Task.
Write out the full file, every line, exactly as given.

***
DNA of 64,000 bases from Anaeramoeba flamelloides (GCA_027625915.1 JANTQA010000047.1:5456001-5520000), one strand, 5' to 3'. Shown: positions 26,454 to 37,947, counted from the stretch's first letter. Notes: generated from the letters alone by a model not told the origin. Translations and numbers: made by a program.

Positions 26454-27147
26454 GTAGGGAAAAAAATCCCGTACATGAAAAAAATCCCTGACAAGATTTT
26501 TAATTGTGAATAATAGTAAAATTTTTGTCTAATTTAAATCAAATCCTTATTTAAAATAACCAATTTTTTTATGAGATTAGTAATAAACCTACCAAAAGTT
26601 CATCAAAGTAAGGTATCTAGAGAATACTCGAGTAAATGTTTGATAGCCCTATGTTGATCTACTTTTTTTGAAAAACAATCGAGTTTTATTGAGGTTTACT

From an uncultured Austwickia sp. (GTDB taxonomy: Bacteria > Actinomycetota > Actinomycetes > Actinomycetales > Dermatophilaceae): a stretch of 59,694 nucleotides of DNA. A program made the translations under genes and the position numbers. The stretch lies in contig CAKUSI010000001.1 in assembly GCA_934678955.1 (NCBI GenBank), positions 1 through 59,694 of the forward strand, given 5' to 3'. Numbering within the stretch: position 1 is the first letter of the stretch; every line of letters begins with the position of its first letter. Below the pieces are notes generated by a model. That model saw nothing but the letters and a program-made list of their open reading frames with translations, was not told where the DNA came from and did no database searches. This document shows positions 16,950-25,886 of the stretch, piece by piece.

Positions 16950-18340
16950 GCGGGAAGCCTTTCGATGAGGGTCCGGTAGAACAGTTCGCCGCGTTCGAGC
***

DNA of 64,000 bases from Anaeramoeba flamelloides (GCA_027625915.1 JANTQA010000047.1:5456001-5520000), one strand, 5' to 3'. Shown: positions 26,454 to 37,947, counted from the stretch's first letter. Notes: generated from the letters alone by a model not told the origin. Translations and numbers: made by a program.

Positions 26454-27147
26454 GTAGGGAAAAAAATCCCGTACATGAAAAAAATCCCTGACAAGATTTT
26501 TAATTGTGAATAATAGTAAAATTTTTGTCTAATTTAAATCAAATCCTTATTTAAAATAACCAATTTTTTTATGAGATTAGTAATAAACCTACCAAAAGTT
26601 CATCAAAGTAAGGTATCTAGAGAATACTCGAGTAAATGTTTGATAGCCCTATGTTGATCTACTTTTTTTGAAAAACAATCGAGTTTTATTGAGGTTTACT

From an uncultured Austwickia sp. (GTDB taxonomy: Bacteria > Actinomycetota > Actinomycetes > Actinomycetales > Dermatophilaceae): a stretch of 59,694 nucleotides of DNA. A program made the translations under genes and the position numbers. The stretch lies in contig CAKUSI010000001.1 in assembly GCA_934678955.1 (NCBI GenBank), positions 1 through 59,694 of the forward strand, given 5' to 3'. Numbering within the stretch: position 1 is the first letter of the stretch; every line of letters begins with the position of its first letter. Below the pieces are notes generated by a model. That model saw nothing but the letters and a program-made list of their open reading frames with translations, was not told where the DNA came from and did no database searches. This document shows positions 16,950-25,886 of the stretch, piece by piece.

Positions 16950-18340
16950 GCGGGAAGCCTTTCGATGAGGGTCCGGTAGAACAGTTCGCCGCGTTCGAGC